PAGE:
'There must be the constant practice of this righteousness, but without the object of thereby nourishing the passion-nature. Let not the mind forget its work, but let there be no assisting the growth of that nature. Let us not be like the man of Sung. There was a man of Sung, who was grieved that his growing corn was not longer, and so he pulled it up. Having done this, he returned home, looking very stupid, and said to his people, "I am tired to-day. I have been helping the corn to grow long." His son ran to look at it, and found the corn all withered. There are few in the world, who do not deal with their passion-nature, as if they were assisting the corn to grow long. Some indeed consider it of no benefit to them, and let it alone:--they do not weed their corn. They who assist it to grow long, pull out their corn. What they do is not only of no benefit to the nature, but it also injures it.'
Kung-sun Ch'âu further asked, 'What do you mean by saying that you understand whatever words you hear?' Mencius replied, 'When words are one-sided, I know how the mind of the speaker is clouded over. When words are extravagant, I know how the mind is fallen and sunk. When words are all-depraved, I know how the mind has departed from principle. When words are evasive, I know how the mind is at its wit's end. These evils growing in the mind, do injury to government, and, displayed in the government, are hurtful to the conduct of affairs. When a Sage shall again arise, he will certainly follow my words.'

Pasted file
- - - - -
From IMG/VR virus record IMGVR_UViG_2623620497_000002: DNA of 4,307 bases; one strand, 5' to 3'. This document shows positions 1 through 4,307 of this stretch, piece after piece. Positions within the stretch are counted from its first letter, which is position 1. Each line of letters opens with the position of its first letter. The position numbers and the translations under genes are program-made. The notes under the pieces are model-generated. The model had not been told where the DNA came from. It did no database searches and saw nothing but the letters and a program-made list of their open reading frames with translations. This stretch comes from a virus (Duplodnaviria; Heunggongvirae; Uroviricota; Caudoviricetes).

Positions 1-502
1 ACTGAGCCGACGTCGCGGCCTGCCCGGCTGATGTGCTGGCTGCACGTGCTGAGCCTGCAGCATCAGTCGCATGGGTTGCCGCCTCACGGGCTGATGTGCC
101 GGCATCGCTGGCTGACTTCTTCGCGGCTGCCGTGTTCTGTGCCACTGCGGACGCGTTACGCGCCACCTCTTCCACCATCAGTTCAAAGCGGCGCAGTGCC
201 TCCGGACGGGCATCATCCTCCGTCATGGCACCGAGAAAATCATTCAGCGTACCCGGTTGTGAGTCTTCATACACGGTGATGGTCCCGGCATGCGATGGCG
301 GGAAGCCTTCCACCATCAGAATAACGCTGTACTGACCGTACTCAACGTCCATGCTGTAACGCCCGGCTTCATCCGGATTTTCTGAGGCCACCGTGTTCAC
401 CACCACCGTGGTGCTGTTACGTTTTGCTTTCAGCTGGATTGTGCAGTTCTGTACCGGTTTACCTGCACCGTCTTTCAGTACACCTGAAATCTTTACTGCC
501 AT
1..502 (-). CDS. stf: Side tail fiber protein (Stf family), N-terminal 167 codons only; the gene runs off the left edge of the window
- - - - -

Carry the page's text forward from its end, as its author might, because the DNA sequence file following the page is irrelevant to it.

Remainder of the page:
On this Ch'âu observed, 'Tsâi Wo and Tsze-kung were skilful in speaking. Zan Niû, the disciple Min, and Yen Yûan, while their words were good, were distinguished for their virtuous conduct. Confucius united the qualities of the disciples in himself, but still he said, "In the matter of speeches, I am not competent."--Then, Master, have you attained to be a Sage?'
Mencius said, 'Oh! what words are these? Formerly Tsze-kung asked Confucius, saying, "Master, are you a Sage?" Confucius answered him, "A Sage is what I cannot rise to. I learn without satiety, and teach without being tired." Tsze-kung said, "You learn without satiety:--that shows your wisdom. You teach without being tired:--that shows your benevolence. Benevolent and wise:--Master, you ARE a Sage." Now, since Confucius would not allow himself to be regarded as a Sage, what words were those?'
Ch'âu said, 'Formerly, I once heard this:--Tsze-hsiâ, Tsze-yû, and Tsze-chang had each one member of the Sage. Zan Niû, the disciple Min, and Yen Yûan had all the members, but in small proportions. I venture to ask,--With which of these are you pleased to rank yourself?'
Mencius replied, 'Let us drop speaking about these, if you please.'